Victoria’s Calder Highway & Hume Freeway and Germany’s Autobahn Motorways: How do they compare?


Victoria’s Calder Highway & Hume Freeway and Germany’s Autobahn Motorways: How do they compare?

Do you ever find yourself questioning the safety of Germany’s Autobahns where speeds are unlimited, in comparison to the most popular regional highways in Victoria; Calder & Hume Freeway? The following case study analyses the crash statistics behind these different approaches to setting speed limits.

Autobahn Motorways, Germany

There is an ongoing debate over the relative safety of Germany’s Autobahns or motorways. About half of the German autobahn motorways do not have a speed limit (but the recommended top speed is 130km/hour), about 15% of autobahns have temporary speed limits due to weather or traffic conditions and about 30% of the autobahn network has permanent speed limits in place.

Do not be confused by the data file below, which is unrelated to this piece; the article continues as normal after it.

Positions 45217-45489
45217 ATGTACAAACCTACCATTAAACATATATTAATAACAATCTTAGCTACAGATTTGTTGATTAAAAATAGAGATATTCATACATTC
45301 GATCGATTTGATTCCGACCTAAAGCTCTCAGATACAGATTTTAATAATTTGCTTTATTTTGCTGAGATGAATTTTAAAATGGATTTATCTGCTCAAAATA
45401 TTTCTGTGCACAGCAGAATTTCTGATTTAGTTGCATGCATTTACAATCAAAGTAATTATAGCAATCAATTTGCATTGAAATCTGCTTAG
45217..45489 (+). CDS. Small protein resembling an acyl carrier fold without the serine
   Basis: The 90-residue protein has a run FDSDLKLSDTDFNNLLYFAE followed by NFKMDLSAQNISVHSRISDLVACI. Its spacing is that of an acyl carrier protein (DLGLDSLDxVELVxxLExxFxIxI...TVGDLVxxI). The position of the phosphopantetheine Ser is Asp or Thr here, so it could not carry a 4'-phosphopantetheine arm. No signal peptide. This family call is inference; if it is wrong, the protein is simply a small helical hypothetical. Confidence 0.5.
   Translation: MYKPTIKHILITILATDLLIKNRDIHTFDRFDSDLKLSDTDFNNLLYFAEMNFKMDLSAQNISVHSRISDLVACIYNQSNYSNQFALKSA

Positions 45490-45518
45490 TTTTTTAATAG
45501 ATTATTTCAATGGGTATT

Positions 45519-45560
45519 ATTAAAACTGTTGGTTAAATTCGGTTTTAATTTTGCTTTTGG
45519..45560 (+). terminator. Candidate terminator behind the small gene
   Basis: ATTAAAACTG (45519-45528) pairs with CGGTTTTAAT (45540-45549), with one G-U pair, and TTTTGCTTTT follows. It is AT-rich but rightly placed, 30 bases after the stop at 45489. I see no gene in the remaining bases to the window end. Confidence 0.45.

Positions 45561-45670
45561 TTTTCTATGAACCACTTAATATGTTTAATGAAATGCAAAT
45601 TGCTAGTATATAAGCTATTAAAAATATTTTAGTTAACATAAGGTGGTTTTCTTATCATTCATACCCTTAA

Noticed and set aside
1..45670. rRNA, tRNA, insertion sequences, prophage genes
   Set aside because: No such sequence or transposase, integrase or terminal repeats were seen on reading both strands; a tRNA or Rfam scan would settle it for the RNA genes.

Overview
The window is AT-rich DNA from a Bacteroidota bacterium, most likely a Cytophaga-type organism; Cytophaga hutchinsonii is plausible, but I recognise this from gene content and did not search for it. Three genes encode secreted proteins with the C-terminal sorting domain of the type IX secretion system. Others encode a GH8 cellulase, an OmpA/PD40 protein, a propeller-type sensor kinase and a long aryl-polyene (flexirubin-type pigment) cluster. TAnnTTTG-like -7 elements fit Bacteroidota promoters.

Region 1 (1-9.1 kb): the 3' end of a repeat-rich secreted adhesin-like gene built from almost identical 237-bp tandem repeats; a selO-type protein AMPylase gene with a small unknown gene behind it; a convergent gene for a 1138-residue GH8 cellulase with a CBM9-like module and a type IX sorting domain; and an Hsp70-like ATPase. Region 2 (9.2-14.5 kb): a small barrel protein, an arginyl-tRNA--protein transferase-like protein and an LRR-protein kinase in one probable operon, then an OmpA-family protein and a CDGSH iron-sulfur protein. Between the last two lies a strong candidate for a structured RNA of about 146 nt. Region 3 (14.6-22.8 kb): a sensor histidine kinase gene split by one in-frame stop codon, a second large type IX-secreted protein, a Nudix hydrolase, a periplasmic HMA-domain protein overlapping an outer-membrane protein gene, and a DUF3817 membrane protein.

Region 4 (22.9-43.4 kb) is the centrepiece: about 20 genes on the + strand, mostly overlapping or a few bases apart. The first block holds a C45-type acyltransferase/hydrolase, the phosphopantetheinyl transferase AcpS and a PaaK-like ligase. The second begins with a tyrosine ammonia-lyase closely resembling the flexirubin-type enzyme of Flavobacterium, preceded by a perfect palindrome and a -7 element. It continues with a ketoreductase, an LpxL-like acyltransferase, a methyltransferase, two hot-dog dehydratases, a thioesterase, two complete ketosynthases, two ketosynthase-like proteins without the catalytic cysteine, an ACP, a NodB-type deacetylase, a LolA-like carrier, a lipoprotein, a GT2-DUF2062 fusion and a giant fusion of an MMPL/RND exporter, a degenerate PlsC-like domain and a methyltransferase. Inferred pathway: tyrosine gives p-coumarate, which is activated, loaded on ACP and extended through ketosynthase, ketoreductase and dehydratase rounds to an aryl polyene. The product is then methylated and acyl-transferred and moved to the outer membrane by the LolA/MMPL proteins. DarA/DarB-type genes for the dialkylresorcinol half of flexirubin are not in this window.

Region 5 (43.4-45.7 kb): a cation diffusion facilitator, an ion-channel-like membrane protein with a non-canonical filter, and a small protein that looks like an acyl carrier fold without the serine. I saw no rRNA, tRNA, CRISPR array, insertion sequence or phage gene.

While there are political figures who claim that drivers take more responsibility on roads with no speed limits, accident statistics show that more lives are lost on autobahns with no speed limits.  There is clear evidence from sections of autobahns on which a speed limit has been introduced that the number of road deaths and injuries decreases. (Pages 3 and 4 of the Autobahn Fact Sheet outline some examples)

Calder Highway & Hume Freeway, Victoria, Australia

Analysis of crash data shows that the Calder Highway and Hume Freeway in Victoria have less injury crashes compared to German autobahns. In terms of the rate of fatalities, the lowest rates of fatalities per billion vehicle kilometres took place on the Calder Highway. The VicRoads Fact Sheet compares the safety of the Calder Highway and the Hume Freeway in Victoria with autobahns in Germany.

The truth about speed…

Extensive research has shown that speed does in fact lead to greater probability and severity of a crash. Especially at high speeds, the smallest increase in speed makes a significant difference between surviving a crash with injuries and losing your life.

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